Create an Intentionally Inviting Course Culture

We teach who we are. – John W. Gardner

As humans we learn best in community with each other. Each of our courses is an invitation to community, which flourishes when we create an intentionally inviting (Purkey, 1987) course culture.

Without fail these culture-building intentional efforts come back manyfold by increased student interest, motivation, enthusiasm, unexpected learning (beyond the intended outcomes of the course), sense of belonging and even better, attendance. Learning to know each other in order to build a functioning learning culture leads to better student outcomes due to increased positivity and absence of perceived social-emotional threat.

Thoughtful and compassionate teachers model learner dispositions such as initiative, resilience, intellectual curiosity, flexibility, self-confidence, courage to confront complexity and uncertainty, building stronger understandings through mistakes, perseverance, wonderment and a sense of humor. We teach not only what we do and how we do it but who we are.

Every course experience is a meta-level experience, where our students are learning to learn while building their own repertoire as learners–and the same is true for us as instructors in learning more about the effects of our teaching–and their beliefs about who they are and can yet grow to become.

Creating a culture of learning can come in many forms, using our creativity and our own learning experiences. Some ideas worth trying:

  • Have students create a short 1–2 minute video to submit on Canvas about who they are and why they are in your course. You can be brief: name, major, one interesting fact about you. Have students give written feedback to 1–2 colleagues/peers in the course to their initial video. This builds an expectation that interactions are a normal part throughout the course.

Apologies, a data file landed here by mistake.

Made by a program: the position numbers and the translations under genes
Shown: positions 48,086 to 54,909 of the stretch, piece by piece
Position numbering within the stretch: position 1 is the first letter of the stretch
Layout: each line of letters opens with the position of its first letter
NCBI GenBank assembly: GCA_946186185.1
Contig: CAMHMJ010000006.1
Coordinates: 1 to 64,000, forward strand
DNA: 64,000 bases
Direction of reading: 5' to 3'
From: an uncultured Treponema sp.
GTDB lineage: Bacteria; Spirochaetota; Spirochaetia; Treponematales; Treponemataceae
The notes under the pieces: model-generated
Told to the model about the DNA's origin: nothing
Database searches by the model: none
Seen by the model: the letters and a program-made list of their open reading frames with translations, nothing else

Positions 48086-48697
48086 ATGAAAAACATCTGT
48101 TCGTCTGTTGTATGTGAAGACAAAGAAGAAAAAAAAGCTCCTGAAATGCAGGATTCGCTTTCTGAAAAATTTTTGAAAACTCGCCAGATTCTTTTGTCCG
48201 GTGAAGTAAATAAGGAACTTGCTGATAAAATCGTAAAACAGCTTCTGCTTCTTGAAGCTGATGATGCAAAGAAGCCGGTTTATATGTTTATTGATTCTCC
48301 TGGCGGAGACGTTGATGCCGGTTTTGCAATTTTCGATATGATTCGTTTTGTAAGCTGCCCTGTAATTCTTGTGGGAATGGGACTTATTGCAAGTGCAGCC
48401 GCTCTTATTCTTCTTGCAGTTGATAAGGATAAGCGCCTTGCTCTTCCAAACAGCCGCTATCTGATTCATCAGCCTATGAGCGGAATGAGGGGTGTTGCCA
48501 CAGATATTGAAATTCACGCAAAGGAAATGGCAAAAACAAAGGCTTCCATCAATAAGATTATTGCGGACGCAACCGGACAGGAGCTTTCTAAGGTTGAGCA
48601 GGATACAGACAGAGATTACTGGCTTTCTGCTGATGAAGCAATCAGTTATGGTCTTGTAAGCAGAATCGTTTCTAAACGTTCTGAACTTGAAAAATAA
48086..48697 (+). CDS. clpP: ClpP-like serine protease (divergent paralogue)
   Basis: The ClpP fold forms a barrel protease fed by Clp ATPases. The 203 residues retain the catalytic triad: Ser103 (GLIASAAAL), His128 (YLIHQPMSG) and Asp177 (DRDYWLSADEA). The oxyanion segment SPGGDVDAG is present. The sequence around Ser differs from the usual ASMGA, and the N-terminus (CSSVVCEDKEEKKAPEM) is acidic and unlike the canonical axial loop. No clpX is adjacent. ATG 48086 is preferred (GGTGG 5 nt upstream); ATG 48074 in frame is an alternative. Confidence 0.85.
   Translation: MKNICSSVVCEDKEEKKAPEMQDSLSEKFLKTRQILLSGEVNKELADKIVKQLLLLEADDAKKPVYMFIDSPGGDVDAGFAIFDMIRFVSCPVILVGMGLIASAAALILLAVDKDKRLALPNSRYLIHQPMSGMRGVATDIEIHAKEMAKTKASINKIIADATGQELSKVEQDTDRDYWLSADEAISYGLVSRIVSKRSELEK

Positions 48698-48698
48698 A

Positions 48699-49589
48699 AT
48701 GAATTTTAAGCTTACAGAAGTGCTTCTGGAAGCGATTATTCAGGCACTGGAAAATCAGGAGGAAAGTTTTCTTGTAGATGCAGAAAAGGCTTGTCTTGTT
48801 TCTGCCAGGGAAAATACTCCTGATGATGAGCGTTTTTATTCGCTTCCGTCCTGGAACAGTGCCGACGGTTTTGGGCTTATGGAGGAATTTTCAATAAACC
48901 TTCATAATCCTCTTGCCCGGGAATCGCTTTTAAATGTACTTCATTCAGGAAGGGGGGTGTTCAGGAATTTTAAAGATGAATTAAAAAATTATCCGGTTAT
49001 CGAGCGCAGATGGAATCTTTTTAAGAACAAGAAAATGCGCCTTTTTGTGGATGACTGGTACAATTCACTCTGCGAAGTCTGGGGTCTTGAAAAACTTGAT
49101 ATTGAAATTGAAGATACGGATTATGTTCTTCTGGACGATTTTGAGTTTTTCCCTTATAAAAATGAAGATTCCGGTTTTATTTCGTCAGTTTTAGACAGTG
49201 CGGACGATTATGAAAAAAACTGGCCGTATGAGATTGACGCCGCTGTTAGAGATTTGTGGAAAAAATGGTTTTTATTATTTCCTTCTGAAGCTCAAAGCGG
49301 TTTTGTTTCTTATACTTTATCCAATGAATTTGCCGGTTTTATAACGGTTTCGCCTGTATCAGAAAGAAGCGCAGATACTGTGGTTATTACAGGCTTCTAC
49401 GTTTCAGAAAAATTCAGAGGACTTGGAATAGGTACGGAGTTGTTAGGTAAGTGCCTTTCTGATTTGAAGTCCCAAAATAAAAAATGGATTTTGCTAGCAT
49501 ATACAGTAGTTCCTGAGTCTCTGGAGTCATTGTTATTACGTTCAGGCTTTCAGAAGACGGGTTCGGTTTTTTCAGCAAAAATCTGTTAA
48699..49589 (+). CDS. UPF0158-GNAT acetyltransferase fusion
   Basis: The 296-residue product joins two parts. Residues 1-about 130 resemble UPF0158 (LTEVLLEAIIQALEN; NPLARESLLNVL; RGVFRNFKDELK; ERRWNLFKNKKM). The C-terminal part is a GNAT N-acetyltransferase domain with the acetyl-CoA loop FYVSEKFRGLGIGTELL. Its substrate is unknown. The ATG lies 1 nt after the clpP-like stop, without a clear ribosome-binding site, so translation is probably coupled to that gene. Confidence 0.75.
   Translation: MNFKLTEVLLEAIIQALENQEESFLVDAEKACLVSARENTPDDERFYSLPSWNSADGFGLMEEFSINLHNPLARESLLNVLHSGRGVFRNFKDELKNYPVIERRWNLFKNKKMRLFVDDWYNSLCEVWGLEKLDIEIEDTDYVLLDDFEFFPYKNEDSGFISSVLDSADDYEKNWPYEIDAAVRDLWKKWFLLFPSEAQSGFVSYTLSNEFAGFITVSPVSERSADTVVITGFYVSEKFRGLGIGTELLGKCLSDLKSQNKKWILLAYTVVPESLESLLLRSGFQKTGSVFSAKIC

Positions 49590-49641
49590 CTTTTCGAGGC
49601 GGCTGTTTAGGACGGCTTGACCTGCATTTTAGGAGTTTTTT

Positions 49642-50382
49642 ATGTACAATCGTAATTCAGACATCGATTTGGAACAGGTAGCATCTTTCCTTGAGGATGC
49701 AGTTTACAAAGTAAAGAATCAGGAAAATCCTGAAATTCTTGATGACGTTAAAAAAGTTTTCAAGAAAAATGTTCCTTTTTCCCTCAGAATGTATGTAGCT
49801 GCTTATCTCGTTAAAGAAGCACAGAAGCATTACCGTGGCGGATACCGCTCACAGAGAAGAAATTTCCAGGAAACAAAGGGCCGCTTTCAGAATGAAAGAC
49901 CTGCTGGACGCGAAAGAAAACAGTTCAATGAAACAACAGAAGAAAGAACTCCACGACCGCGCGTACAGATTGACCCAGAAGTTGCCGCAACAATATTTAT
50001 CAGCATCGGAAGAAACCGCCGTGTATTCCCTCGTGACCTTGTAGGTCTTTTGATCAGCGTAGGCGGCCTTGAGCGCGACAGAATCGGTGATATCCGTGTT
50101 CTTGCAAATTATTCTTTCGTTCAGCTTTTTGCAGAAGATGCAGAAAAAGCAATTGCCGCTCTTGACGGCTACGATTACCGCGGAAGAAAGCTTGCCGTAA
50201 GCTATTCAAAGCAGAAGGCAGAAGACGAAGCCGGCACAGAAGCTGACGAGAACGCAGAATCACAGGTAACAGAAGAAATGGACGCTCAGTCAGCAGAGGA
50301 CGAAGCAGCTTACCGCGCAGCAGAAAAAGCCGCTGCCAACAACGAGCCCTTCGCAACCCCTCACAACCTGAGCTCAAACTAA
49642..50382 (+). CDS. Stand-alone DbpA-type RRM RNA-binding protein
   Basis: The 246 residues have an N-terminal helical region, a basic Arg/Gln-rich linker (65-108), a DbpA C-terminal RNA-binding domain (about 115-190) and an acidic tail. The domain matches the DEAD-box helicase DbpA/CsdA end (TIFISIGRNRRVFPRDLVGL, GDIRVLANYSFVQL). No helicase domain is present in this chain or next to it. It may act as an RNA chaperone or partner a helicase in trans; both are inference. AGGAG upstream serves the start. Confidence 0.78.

• Designate an area (a ‘playground’ of sorts) in Canvas where students can work on their metalearning awareness: Have students share a funny/worst/best learning memory from their journey as a learner. Share short snippets what you are learning from everyone in class.
  • Have students create a playlist of music that relates to the concepts taught and processes experienced during the course.
  • Invite students to bring artifacts representing their experiences, background or future dreams and show (or write a paragraph) how that artifact is related to the major topic in the course.
  • Have students create a team motto for the course and revisit them during the course. Here is something students created in a recent classroom visit: Try your best, Love yourself, Smile often, Keep on going, Be brave.
  • Trust your own instincts on how to create a supportive culture: sharing something about yourself that is interesting, and encouraging to your students. Or have them ask you a question.
  • Successful learner attitudes include many ideas that build capacity for adult living and citizenship such as vulnerability (Brene Brown), self-compassion (Sue Neff), grit (Duckworth), growth-mindset (Zweck), how to understand the brain and earning better (Doyle, T. & Zakrajsek, T.), importance of sleep hygiene and self-care ideas. Have students create ungraded mini-presentations for course colleagues and have periodic discussions about how these have helped in understanding class material better. You could also offer as a service project to have students visit a Pre-K–12 class about learning in college.
  • There is a great list of 101 things to do in the first weeks of class created by Joyce Povlacs Lunde ideas are sorted into the following: helping students make transitions, directing students’ attention, challenging students, providing support, encouraging active learning, building community and soliciting feedback for your teaching.–3-weeks

References and additional resources:


Heljä Antola Crowe
Bradley University